"It is difficult for me to think of another president in modern time who has literally driven a national scheme to disenfranchise Black voters and other voters of color en masse, in the way that we see with these post-election lawsuits," Kristen Clarke, the head of the Lawyers' Committee for Civil Rights Under Law, told NPR.

But while Trump's campaign has sought to throw out millions of legal votes and subvert the election, his legal team, led by Rudy Giuliani, has failed to convince even Trump-appointed judges of any of the president's baseless claims. At least 86 judges, including 38 who were appointed by Trump or other Republicans, have rejected at least one case brought by Trump or his GOP allies.

Fox News host Brian Kilmeade on Monday pointed out that Trump's legal team and his allies have lost "50 times" in "almost every state."

"So do you have the worst legal team who just don't seem to be presenting a good case?" he asked White House adviser Stephen Miller. Claiming that "judges are caving" to the "corrupt corporate media" by outright rejecting Trump's complaints, Miller bragged that Trump allies would present an "alternate slate of electors" in states where he challenged the rules even though these won't be certified by secretaries of state, making them moot.

"They don't have legal authority and so this does not affect the counting of Electoral College votes," explained Rick Hasen, an election law expert at the University of California Irvine School of Law.

Rep. Mo Brooks, R-Ala., has also vowed to challenge some states' electoral results. Brooks would need a senator to sign on for a challenge, which is expected to quickly be defeated.

Despite the futility of the effort, however, Hasen said it was important not to lose sight of what Republicans were trying to do. "All of this fantasy talk about… accepting these fake electors not appointed by the state should be understood for what they are: an attempt to steal the election from the victor," he tweeted. "That's not hyperbole. That's literally what it is."

For his part, Joe Biden on Monday said "now it is time to turn the page" and "unite" and "heal" after the Electoral College vote. "In this battle for the soul of America, democracy prevailed," the president-elect said. "We the people voted. Faith in our institutions held. The integrity of our elections remains intact."

But even as some Republican leaders and even Russian President Vladimir Putin finally congratulated Biden on an election he won six weeks ago, many twisted themselves in knots to avoid acknowledging Biden's victory.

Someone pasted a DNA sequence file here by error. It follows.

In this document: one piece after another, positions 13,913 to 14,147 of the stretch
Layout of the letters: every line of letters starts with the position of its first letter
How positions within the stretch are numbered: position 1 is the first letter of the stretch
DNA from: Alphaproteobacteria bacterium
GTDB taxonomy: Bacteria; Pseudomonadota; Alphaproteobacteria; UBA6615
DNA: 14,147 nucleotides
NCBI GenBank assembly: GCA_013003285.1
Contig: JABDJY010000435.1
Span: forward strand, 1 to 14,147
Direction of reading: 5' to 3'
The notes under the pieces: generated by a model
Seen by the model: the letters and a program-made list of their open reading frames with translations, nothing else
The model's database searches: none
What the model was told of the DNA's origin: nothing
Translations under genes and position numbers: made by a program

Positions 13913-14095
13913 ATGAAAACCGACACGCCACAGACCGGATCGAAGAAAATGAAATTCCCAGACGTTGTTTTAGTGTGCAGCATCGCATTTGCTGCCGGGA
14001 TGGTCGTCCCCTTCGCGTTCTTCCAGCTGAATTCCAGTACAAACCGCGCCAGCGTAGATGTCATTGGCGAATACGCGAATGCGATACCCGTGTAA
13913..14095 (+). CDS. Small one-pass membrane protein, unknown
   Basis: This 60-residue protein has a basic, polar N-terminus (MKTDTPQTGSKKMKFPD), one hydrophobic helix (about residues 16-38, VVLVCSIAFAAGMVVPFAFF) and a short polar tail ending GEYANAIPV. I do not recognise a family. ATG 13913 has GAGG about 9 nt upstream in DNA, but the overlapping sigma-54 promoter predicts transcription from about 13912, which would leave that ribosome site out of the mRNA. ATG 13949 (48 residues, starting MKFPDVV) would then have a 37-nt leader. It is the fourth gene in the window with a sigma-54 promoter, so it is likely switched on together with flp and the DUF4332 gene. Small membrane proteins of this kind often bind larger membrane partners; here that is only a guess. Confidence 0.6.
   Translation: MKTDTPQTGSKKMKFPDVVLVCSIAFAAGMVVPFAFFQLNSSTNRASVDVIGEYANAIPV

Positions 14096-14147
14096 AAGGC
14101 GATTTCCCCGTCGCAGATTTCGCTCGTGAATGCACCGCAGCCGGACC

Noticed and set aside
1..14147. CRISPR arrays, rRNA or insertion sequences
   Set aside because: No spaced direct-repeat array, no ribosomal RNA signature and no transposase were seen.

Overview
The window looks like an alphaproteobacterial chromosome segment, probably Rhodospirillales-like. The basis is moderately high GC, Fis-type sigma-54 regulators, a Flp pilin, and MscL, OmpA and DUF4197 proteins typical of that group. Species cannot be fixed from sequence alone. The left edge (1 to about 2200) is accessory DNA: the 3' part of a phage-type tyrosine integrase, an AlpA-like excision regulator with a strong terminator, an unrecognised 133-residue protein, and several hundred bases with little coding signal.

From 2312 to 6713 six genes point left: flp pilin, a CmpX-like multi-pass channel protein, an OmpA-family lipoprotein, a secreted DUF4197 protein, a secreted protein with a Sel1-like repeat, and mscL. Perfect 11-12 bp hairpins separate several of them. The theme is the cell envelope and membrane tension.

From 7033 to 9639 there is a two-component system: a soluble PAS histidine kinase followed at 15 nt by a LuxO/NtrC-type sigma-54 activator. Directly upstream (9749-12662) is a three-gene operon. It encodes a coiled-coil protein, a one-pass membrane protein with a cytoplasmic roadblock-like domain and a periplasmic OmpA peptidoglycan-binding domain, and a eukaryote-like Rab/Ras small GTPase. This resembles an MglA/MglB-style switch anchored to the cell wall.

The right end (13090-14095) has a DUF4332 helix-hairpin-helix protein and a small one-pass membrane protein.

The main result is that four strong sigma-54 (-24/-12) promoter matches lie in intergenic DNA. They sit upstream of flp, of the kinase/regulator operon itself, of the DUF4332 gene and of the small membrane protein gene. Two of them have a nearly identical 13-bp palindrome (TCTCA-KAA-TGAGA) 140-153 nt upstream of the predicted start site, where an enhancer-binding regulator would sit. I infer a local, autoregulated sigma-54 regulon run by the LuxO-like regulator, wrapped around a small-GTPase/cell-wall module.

"I suppose you can say official, if there is such a thing as official president-elect, or anything-else-elect," Sen. Kevin Cramer, R-N.D., told reporters before alluding to Trump's lawsuits and a completely unrelated Justice Department investigation into Hunter Biden. "There's an inauguration that will swear somebody in, and that person will be the president of the United States, but whether you call it that or not, you know, there are legal challenges that are ongoing — not very many — probably not a remedy that would change the outcome."

Judiciary Committee Chairman Sen. Lindsey Graham, R-S.C., claimed that Trump still had a chance despite failing to show any evidence of fraud that would affect the result and mounting legal losses. "It's a very, very narrow path for the president," Graham said Monday. "But having said that, I think we'll let those legal challenges play out."

Rep. Paul Mitchell of Michigan announced that he would quit the Republican Party on Monday for backing Trump's attempt to "treat our election system as though we are a third-world nation and incite distrust of something so basic as the sanctity of our vote."

Mitchell, who is retiring at the end of this term, warned that members of Congress "take an oath to 'support and defend the Constitution of the United States,' not to preserve and protect the political interests of any individual, be it the president or anyone else, to the detriment of our cherished nation."

"This party has to stand up for democracy first — for our Constitution first — and not political considerations," he later told CNN. "Not to protect a candidate. Not simply for raw political power, and that's what I feel is going on and I've had enough."

By Igor Derysh

Igor Derysh is Salon's managing editor. His work has also appeared in the Los Angeles Times, Chicago Tribune, Boston Herald and Baltimore Sun.